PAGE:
Logo Wide

Moneylenders in Damascus Take Advantage of Those in Need

High interest rates and monthly repayments can leave people in a vicious circle of debt writes Ain al Medina
Moneylenders in Damascus Take Advantage of Those in Need

It seems that the expression “there are no winners in war” does not apply to the many suspicious activities that thrive as bullets whizz overhead. The more destruction and corruption spreads, the more conditions change from recession to hoarding and the snatching up of opportunities.

Abou Samir runs a driving school in a Damascus suburb. The office does not exceed more than a few square meters. If you really intend on learning how to drive, you could actually go to the school and he would help you get a license.

However the modest office does not reveal the full list of services which Abou Samir offers without a license, including financial loans to currency exchange, and a list of actions which belong to the so-called black market.

In Damascus, like many other cities, there are those who exploit the needs of the people who are the most desperate, and it is not strange to find moneylenders offering funds with high interest rates.

Although Abou Samir began his work years before the war, the volume of work during the years of the war has exceeded his aspirations and what he had previously carried out, with greater caution and on fewer occasions.

His works is flourishing, according to Manual, a former bank employee, due to an increase in demand for loans in light of the economic collapse and the banks and civil associations stopping work, as well as lenders being immune from prosecution by the regime and officials who have opened the door to exploitation and plunder.

Abou Samir spends his time between Syria and Lebanon, and the geographical area his work covers has increased. He did not reach this point easily, and he is still cautious, as though it is one of the requirements of the profession, although he also acts boldly and with warm reception, the demeanour of a person managing charity work.

The meeting with him was brief, and he quickly entered into the subject — a loan of 1,000 dollars for six months, with monthly interest set at 100 dollars. Borrowers must leave collateral worth more than 2,000 dollars before taking the money. He seemed upset when asked for an explanation, but he quickly responded without hesitation. He said he accepts all forms of collateral, including real estate, cars, and precious valuables. He also accepts guarantees from well-known traders with a “fingerprint” on security documents. The discussion with him ends when he felt the request was not serious. He made a call and left the office as he entered, smiling.

When the debtor is unable to pay the lender takes the collateral, if he has the items in his possession, such as gold or jewellery. If the collateral is larger, real estate and cars for example, then it is put up for sale at a public auction as soon as possible.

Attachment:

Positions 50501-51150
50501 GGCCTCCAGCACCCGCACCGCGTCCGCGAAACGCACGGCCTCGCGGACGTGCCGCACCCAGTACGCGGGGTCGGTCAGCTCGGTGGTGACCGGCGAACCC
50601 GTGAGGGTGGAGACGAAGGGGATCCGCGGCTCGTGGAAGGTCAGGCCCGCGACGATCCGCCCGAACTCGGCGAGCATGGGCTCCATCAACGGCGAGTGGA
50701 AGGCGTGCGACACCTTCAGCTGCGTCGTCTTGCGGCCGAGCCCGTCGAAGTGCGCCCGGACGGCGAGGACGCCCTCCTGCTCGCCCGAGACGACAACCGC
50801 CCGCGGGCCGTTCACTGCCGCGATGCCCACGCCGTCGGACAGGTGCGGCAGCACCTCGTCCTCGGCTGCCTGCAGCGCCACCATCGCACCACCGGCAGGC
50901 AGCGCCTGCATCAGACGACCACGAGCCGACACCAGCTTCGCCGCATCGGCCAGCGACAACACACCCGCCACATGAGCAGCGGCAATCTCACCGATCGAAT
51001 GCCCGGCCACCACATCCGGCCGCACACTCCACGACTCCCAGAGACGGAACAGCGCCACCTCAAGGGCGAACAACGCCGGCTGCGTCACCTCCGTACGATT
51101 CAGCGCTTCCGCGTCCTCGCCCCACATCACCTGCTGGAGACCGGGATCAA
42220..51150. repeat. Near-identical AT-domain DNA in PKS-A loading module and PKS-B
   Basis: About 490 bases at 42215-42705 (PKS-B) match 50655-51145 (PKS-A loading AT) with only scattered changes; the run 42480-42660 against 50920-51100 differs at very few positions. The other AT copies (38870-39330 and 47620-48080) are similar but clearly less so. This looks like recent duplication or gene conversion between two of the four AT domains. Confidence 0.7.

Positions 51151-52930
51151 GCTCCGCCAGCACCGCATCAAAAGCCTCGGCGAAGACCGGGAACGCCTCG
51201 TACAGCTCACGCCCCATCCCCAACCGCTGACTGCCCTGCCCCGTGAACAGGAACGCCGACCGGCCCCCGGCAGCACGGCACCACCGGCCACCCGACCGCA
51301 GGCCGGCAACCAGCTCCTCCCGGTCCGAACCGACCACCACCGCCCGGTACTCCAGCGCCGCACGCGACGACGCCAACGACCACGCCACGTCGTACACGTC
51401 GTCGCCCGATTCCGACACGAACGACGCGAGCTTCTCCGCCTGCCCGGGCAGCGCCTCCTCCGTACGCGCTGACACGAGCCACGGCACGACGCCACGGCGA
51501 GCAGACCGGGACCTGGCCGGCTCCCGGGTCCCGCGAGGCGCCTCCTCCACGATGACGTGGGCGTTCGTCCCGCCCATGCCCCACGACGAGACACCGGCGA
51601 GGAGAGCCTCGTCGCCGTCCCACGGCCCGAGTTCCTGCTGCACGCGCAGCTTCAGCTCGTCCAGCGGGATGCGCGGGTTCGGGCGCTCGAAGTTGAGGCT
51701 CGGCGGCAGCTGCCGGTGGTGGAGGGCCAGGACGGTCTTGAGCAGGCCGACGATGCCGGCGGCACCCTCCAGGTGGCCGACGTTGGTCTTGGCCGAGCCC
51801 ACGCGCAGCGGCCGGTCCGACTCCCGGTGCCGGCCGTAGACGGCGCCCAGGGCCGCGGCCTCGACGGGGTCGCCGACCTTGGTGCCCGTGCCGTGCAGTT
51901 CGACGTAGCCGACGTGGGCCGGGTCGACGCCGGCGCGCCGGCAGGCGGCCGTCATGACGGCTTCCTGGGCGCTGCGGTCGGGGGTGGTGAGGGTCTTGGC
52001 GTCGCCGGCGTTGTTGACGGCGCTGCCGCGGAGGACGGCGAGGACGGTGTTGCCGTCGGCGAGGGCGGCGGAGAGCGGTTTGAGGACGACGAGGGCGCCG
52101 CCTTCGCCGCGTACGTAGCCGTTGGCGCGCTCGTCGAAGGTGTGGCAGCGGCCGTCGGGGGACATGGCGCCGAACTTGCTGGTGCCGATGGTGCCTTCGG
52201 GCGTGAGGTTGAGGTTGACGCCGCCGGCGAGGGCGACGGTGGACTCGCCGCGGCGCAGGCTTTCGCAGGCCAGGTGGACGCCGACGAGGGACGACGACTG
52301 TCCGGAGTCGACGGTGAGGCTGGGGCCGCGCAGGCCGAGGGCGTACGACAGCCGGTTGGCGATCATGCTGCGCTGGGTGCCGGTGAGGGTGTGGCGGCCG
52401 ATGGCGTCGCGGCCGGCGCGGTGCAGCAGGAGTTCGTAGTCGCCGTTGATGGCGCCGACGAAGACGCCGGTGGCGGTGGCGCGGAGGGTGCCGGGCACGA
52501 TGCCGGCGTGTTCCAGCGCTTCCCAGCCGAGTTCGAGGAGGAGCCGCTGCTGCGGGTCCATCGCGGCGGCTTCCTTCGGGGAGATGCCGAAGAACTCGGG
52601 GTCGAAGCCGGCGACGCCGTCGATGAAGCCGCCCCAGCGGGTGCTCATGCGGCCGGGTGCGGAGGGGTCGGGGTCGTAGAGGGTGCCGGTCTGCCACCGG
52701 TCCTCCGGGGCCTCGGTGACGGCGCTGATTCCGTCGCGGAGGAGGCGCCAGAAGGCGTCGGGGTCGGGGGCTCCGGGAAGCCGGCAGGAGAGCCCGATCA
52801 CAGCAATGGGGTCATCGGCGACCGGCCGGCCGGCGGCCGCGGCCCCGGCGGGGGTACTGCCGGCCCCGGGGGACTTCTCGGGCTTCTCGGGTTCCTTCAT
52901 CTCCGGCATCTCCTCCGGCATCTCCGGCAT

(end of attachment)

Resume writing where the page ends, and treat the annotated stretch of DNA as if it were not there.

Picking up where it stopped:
For security bonds, a lawyer from Damascus (who asked that his name not be disclosed) said: “Moneylending is illegal in all its forms according to the law, and a security bond in reality conceals a lending contract and can establish the loan in writing and certification. But this type of bond is subject to implementation. If the implementor refuses the bond’s subject, the manager of the implementation is forced to refer him to court. After which a ruling is issued and implemented in a peremptory fashion.” For this reason, the lender relies on collateral in the first place, while the security bond is an additional guarantee that carries the debtor’s fingerprints and gives the debt a legal appearance.

In cases in which patients are forced to borrow money with interest, for surgery or to buy costly medicine, the lenders do not offer any sympathy, but rather strengthens their terms. They reject the patient marking a security bond out of fear they might die, and instead taking the fingerprints of one of their children on the document, in addition to raising the value of the collateral and asking for additional guarantees.

Waleed works as a day laborer at a metal workshop, and his mother needed heart surgery, which cost more than 300 dollars in public and private hospitals alike. Waleed’s average monthly income was no more than 50 dollars, which forced him to put his house up as collateral. He was later forced to sell his house for less than it was worth after he failed to get help from charities because there were more serious cases than his mother’s.

There are other cases in which people are forced to borrow money without a date set to make the repayment, so they keep paying monthly interest until the amount is paid in full with the collateral put up for the whole period of the debt. Qusay, a taxi driver, was unable to find a way to secure 150,000 pounds to pay for the insurance for his car, except by taking a loan from a lender. He put up his mobile phone and marked a security bond with a guarantee from one of his acquaintances.

Every month his must pay 15,000 pounds to the lender and many months when he fails to make the required amount, he is forced to borrow again. The young driver is now drowning in debt, despite working for long hours as a driver every day.

This article was translated and edited by The Syrian Observer. Responsibility for the information and views set out in this article lies entirely with the author.

Helpful keywords